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tooth knockn

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I don't want to go to a school that will reject me for who I am, so if it comes up, I would want to be obvious. Would this sound okay:
"Throughout my first 2 years, I was really trying to find myself and come to terms with myself. Nothing was making sense to me anymore and I felt like I've betrayed God's trust- which was extremely hard because it was something that got me through my hardships growing up. It took me years to finally accept myself, but throughout that process, I really hated myself. I remember that I was telling myself that I didn't deserve my scholarships or any of the good things my school offered, and I became depressed for a while. But now that I look back, I think I am one of the lucky ones to have had a great suporrt system, especially coming from where I am from, to help me through with it. I just couldn't take it anymore that semester so I just stopped everything to really reflect and think about what I've been saying to myself."

All this is good stuff.....

But


As a member of the community, and potentially a dentist to the community, how has this experience shaped you, and how I'll this experience make you a better person and/or role model.....

If you can be honest in fulfilling that agenda, then mention it...


This country, and its citizens are going through dramatic changes compared to the old religious white ruled U.S..... You could be the next leader or role model for those walking in your steps....



IMO
 

tooth knockn

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*will
 
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Would a heterosexual person walk into an interview and tell them "hey, just so you know, I'm straight". It is irrelevant and if they reject you because you are a lesbian, that is illegal. I wouldn't put it in a PS either.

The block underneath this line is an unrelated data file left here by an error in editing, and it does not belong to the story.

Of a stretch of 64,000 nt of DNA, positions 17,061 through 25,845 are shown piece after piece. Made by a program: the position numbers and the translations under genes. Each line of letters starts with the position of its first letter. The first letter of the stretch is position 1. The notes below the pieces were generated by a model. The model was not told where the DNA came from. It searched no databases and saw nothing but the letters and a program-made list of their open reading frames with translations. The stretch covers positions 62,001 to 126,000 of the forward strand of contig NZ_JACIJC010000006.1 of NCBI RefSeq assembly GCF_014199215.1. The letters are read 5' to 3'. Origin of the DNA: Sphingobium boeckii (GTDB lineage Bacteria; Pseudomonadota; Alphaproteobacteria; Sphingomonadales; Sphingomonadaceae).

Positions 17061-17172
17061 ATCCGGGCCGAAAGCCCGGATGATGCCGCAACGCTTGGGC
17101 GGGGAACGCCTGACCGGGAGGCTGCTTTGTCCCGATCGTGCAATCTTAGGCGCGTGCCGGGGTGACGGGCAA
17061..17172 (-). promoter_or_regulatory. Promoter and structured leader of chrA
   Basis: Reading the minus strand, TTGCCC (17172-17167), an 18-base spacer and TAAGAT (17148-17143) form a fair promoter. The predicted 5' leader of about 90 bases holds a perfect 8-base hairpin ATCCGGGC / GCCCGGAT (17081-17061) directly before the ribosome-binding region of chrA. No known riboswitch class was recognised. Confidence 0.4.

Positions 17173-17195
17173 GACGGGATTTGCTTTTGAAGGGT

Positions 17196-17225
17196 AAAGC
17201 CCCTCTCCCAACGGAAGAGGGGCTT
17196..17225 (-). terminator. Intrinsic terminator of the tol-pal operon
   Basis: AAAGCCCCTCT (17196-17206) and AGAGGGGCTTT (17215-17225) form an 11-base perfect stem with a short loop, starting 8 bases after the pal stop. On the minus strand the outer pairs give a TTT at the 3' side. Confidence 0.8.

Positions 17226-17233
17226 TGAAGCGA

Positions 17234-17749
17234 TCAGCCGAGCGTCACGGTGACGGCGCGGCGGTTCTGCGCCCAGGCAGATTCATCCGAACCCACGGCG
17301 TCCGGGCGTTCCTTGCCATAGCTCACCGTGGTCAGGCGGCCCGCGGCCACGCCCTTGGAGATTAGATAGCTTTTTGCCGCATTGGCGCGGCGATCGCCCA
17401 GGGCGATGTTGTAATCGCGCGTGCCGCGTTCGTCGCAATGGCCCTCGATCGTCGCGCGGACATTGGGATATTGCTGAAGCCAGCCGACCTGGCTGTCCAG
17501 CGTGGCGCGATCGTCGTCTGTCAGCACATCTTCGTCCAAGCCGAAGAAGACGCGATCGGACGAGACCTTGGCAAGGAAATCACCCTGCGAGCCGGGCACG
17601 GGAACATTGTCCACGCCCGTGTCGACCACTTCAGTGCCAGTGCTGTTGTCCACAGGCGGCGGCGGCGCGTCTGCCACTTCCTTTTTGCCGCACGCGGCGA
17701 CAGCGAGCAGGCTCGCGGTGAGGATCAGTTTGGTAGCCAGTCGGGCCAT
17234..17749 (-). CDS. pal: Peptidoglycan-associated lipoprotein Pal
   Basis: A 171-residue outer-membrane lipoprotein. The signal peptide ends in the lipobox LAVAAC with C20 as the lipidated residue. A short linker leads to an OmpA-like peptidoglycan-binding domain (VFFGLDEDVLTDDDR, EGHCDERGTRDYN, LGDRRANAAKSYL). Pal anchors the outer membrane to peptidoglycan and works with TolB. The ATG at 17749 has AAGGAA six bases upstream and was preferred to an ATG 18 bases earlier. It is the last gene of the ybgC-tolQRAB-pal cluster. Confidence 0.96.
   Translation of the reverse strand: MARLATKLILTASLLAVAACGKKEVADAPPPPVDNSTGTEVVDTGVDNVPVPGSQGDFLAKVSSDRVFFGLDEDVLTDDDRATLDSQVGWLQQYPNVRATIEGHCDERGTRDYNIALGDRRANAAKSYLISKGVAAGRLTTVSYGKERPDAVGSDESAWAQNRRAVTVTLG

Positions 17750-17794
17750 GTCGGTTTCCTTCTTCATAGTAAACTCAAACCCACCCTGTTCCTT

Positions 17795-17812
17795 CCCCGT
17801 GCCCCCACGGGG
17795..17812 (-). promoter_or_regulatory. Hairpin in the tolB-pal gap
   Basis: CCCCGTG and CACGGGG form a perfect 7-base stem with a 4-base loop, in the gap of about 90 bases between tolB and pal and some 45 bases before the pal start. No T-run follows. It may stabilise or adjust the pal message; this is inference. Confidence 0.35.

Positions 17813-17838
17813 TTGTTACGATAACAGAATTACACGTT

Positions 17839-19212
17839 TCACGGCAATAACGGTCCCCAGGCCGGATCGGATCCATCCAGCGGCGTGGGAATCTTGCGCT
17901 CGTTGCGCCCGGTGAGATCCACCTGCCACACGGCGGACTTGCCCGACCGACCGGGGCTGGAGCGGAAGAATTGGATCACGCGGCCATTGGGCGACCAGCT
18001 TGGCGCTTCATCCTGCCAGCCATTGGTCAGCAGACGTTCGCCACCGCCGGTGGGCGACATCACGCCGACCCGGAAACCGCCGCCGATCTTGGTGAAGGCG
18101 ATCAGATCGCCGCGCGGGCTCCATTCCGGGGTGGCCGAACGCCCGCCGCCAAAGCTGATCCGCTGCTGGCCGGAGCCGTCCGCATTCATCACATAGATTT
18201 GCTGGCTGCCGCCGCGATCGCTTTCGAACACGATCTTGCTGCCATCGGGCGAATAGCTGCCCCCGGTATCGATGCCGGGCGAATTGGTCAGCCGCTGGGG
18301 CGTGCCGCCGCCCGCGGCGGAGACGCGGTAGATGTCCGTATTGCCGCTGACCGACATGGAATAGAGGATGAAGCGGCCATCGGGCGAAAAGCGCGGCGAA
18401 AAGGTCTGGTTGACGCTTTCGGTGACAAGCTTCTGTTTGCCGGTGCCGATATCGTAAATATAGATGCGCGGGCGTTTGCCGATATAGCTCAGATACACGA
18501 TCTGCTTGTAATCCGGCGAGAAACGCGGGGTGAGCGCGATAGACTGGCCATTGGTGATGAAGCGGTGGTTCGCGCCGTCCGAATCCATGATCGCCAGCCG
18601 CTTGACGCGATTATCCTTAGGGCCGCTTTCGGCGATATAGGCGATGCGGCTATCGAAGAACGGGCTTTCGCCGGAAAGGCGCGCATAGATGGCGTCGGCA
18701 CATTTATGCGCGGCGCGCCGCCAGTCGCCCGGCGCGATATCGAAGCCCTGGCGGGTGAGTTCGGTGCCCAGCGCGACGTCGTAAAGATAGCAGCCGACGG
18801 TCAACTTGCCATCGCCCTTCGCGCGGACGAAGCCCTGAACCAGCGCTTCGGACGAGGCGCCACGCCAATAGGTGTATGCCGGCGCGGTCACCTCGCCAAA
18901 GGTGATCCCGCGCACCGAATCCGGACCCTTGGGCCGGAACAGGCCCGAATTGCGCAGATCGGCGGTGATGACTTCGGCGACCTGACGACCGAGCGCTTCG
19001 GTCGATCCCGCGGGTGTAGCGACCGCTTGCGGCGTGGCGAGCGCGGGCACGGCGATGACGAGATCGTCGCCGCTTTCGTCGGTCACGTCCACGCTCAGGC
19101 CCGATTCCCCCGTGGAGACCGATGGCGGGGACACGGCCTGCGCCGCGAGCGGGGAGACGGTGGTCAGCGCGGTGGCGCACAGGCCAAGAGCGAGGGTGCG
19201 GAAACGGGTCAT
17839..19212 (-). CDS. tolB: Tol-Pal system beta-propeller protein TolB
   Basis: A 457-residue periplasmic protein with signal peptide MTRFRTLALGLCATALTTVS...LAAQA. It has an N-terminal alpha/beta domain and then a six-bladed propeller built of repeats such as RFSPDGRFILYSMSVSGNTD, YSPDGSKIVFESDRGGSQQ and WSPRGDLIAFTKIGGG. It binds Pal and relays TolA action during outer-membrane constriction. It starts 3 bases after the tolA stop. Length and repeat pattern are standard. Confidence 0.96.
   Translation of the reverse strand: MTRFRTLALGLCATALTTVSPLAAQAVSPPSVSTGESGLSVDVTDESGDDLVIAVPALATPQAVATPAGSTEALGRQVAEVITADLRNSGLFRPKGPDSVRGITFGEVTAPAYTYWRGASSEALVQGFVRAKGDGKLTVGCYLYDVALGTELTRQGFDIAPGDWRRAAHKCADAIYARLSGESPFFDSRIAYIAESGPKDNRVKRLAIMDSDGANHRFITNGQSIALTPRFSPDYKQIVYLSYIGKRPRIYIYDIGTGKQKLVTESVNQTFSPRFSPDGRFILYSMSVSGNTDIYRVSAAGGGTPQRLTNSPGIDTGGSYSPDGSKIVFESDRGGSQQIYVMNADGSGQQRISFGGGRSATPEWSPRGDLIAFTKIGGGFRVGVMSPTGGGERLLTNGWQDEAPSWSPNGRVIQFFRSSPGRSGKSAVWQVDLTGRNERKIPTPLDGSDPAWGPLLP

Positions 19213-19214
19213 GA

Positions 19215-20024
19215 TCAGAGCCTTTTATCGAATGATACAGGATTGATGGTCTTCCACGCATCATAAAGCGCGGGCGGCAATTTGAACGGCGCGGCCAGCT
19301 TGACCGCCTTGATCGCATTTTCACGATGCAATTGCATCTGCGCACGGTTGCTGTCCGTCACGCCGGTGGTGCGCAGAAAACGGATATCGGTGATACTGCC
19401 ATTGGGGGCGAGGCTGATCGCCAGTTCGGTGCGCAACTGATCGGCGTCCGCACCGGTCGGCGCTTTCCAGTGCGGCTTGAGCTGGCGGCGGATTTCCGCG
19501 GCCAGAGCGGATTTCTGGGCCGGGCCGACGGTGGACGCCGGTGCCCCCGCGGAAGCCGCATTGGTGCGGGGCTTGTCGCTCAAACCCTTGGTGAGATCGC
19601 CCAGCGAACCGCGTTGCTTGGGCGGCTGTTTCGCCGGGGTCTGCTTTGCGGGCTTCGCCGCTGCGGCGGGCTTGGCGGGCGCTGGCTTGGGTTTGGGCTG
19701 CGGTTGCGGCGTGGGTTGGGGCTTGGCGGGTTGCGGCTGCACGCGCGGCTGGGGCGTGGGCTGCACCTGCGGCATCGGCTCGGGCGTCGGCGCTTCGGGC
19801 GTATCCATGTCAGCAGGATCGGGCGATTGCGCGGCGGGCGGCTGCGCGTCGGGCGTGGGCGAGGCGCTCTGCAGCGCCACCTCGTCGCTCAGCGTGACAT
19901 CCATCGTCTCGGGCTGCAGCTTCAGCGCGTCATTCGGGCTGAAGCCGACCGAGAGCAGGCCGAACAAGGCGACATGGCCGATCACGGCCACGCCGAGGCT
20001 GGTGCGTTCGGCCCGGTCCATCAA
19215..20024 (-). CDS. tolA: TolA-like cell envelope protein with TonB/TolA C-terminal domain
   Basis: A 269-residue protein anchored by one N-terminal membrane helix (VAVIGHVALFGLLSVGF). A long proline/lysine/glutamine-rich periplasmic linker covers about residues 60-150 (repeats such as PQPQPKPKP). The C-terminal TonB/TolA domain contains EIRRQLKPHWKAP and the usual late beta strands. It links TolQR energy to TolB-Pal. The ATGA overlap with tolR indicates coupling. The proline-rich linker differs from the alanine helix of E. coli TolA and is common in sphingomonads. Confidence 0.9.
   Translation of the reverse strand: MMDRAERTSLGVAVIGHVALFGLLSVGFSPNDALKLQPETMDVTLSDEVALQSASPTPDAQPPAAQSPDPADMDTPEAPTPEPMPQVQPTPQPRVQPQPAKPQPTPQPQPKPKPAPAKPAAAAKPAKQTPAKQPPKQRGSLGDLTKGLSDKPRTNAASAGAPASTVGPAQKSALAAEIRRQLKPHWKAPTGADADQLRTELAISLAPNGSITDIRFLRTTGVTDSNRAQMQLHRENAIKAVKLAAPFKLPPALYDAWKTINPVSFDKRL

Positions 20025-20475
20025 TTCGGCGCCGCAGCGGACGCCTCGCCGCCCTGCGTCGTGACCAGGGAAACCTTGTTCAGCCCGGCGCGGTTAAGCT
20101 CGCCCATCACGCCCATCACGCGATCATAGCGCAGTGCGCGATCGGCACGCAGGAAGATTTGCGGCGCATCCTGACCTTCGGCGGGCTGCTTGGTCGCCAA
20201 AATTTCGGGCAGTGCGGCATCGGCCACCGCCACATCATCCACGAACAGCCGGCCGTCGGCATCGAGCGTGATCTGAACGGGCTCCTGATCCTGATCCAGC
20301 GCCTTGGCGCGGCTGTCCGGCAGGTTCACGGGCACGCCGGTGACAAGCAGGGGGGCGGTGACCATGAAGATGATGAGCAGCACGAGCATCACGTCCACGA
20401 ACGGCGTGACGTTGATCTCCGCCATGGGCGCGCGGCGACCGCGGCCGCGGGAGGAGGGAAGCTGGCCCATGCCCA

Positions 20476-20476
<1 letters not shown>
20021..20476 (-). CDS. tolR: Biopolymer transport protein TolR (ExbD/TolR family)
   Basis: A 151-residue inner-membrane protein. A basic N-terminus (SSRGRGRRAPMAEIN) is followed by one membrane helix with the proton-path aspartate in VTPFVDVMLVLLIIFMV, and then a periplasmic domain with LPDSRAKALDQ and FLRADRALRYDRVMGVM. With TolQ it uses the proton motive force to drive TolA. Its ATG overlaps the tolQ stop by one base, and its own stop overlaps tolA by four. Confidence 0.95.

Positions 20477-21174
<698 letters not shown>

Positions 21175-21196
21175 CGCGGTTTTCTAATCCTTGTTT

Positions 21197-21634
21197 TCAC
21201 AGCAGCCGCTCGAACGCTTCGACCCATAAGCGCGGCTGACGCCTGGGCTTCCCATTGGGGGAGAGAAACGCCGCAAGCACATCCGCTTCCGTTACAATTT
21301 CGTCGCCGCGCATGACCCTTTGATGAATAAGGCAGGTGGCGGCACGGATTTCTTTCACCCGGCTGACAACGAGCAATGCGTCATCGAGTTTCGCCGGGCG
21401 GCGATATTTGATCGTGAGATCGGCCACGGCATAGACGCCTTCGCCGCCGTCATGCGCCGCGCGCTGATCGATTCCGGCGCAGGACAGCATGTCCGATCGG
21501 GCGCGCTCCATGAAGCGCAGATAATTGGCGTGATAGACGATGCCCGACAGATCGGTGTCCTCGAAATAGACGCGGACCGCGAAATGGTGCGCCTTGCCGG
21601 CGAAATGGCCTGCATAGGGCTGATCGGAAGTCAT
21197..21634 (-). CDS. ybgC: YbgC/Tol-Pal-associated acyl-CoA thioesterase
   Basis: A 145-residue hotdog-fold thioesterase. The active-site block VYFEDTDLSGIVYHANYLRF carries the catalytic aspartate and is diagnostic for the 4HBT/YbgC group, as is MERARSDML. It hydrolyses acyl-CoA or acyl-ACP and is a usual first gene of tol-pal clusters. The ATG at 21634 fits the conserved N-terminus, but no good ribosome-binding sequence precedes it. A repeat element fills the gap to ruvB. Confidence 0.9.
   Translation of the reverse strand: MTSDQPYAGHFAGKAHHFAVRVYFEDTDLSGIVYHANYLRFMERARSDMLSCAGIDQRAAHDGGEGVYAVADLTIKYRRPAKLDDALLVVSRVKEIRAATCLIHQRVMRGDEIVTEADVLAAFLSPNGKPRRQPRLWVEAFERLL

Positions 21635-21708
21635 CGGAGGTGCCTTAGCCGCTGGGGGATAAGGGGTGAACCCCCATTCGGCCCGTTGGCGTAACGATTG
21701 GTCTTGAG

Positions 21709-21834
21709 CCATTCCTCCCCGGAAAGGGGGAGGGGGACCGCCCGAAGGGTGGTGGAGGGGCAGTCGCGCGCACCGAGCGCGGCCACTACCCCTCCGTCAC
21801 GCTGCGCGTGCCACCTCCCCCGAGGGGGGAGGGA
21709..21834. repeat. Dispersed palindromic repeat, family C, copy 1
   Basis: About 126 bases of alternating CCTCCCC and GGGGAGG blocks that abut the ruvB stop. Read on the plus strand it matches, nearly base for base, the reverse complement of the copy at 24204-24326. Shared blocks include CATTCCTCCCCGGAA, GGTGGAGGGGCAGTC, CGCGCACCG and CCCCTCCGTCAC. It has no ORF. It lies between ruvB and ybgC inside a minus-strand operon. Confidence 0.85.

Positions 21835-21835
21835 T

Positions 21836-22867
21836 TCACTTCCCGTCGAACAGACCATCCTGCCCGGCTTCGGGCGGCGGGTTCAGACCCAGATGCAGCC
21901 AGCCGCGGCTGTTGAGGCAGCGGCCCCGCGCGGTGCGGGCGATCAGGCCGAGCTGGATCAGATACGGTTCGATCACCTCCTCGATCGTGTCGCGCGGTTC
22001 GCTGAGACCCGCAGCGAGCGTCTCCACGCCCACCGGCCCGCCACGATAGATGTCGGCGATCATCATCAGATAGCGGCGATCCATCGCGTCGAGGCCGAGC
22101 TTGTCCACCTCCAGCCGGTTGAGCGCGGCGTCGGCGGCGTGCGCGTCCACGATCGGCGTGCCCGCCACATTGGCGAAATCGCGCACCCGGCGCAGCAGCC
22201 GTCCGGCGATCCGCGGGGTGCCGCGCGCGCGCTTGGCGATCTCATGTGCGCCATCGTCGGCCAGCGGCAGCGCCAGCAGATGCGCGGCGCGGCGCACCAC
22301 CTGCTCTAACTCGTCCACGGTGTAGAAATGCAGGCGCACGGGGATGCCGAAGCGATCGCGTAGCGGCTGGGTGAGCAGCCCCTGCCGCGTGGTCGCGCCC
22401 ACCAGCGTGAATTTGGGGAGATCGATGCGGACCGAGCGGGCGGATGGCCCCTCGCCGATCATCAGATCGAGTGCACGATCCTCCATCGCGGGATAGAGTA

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Golfah

Golfah

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PEOPLE!!!
It's not hard/conflicting to be straight and very religious. Please check your privileges before you make insensitive comments.


Nothing about my sexual orientation or anything remotely relevant is written anywhere on my application. I'm just saying if they ask me about some performance on my records that didn't meet their standards, I am probably not going to hide my reasons. I'm just trying to figure out a way to disclose it professionally.

I support the LGBTQ community as I am part of it, but I don't know if I feel passionately about being an activist within the dental community, so saying that I would try to advance our community within dentistry would be a lie. I feel that passion with women and people who can't afford dental care.

Think this: someone who is depressed. They go through depression- they know what it's like, and how much it can affect all aspects of their life. They want to be dentist. Is dentistry related to mental health? Perhaps remotely, but this person just went through it, and that doesn't mean that this person would want to be a hardcore activist for mental health. They just understand how hard it is and can be very supportive of people who are seeking treatment.
 
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Golfah

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a white person is not going to walk into the room and say: "hey...I'm white." just as much as a black person wouldn't, but if the black person went through racial hardships that affected their performance, I think their feelings are valid and they have every right to mention their experiences with racial issues when asked. They can then say how it made them a stronger person, etc.

The same goes for queer folks. It's insensitive to say nobody cares.
 
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tooth knockn